One of the things that you learn, as a writer, is how much depth there is in the craft of it. Not just the art – and there is art in creating stories that people care about, characters that people care about – but the actual craft of how to do it.

Just like there’s a craft to being good at debating, or public speaking of any sort.

Which is to say, there are techniques that you can learn and use. Authors get asked certain questions a lot; probably the two most common are “where do the stories come from?” and “how do you do it?” – neither of which has a really satisfying answer, by the way.

Where do the stories come from? Honestly, if someone asks me this, it just tells me that their experience of the world is vastly different to mine. I have stories in my head all the time, from everything. I always have, since well before I could read, and I learned to read early; at age 7 I was in an advanced reading class because I got bored reading with my peers and stared out the window daydreaming instead of paying attention. I live in a world made of stories; I am made of stories.

Here, an example: The sunset outside is pink and purple, no clouds, just clear skies and smoke in the air making the horizon colourful; what if it wasn’t smoke, and instead it was wishes. Every wish darkened the air a little bit, and one day the weight of all those wishes made twilight happen a whole hour earlier. Who notices that happen? What do they do about it? What happens to all the wishes, do they fall into the ocean like microplastics and gather in the bodies of gargantuan wish-beasts, which are only seen far from land?

And the other one, how do you do it? Well. I mean. You just… write. You want to write, write. Sit down and put words to paper (or screen, as you prefer), every day. Do as much or as little as you’re able to, and don’t beat yourself up about it if it isn’t perfect – nothing is perfect the first time around – and just.. do it.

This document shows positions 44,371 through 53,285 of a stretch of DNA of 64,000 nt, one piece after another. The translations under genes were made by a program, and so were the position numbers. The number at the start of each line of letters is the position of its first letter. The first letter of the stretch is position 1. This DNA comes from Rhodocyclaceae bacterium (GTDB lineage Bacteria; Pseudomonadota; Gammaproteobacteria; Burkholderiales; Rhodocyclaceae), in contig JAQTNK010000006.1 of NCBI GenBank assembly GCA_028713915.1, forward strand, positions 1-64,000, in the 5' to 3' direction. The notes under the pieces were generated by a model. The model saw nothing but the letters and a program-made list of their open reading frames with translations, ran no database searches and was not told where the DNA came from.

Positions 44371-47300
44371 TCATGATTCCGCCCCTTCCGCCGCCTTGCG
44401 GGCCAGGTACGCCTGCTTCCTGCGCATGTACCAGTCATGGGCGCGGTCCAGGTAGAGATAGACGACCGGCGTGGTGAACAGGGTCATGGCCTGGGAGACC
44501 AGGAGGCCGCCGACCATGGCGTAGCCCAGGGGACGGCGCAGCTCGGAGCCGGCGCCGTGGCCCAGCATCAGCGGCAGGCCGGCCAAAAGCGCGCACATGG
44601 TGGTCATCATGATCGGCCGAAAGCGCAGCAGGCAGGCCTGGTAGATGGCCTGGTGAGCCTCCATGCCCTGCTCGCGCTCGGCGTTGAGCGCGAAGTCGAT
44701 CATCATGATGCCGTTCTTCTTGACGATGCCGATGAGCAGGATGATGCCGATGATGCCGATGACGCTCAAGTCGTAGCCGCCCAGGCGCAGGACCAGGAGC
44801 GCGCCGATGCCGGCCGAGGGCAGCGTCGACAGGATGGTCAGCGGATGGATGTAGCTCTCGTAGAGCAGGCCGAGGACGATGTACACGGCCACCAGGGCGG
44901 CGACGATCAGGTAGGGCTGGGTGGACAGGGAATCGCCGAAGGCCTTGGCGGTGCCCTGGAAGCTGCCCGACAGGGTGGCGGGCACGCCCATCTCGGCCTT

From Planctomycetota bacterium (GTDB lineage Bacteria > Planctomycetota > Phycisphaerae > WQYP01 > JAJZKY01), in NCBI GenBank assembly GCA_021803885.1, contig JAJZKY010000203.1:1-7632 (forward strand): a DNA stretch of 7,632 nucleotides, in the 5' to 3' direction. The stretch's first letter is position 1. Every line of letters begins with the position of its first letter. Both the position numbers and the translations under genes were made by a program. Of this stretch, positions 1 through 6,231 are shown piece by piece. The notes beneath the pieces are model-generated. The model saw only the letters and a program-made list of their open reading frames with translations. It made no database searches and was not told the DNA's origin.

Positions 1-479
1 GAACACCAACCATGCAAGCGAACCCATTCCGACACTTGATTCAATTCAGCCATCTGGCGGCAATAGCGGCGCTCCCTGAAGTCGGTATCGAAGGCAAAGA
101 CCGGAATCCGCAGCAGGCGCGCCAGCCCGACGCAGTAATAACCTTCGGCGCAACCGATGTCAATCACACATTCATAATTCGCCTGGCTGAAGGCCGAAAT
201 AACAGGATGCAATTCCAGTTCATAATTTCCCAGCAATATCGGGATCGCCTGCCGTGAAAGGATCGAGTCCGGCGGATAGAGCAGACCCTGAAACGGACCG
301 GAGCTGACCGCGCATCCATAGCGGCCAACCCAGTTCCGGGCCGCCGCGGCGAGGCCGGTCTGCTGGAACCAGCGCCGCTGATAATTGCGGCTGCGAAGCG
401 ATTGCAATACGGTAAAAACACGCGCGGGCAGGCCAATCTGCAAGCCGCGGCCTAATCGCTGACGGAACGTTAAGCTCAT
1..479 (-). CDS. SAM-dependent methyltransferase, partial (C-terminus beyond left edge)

The more interesting questions, the ones authors tend to get from fellow storytellers, are along the lines of “no, specifically, how did you do that part?”, and those questions do have answers. (I’m not going to answer them all here and now, mind you. I don’t even know all of the answers. But they do have answers.)

With that in mind, I just watched (listened to) two very interesting little videos about storytelling.

The first one is about game design, and although it’s aimed at video-game designers, it is relevant for TTRPG designers and GMs as well, and for fiction writers (because your characters are still characters, and you still need to allow them space to grow into who they are, and give them motivations to do what you need them to do for the plot).

The second is a video about good and bad dialogue, with examples. I loved how clear and concise it was, and how informative the examples were, and I really wanted to share it.

Now I’m going to go and edit the next chapter of The Black Keep, and try to make sure that I’m only adding good dialogue.

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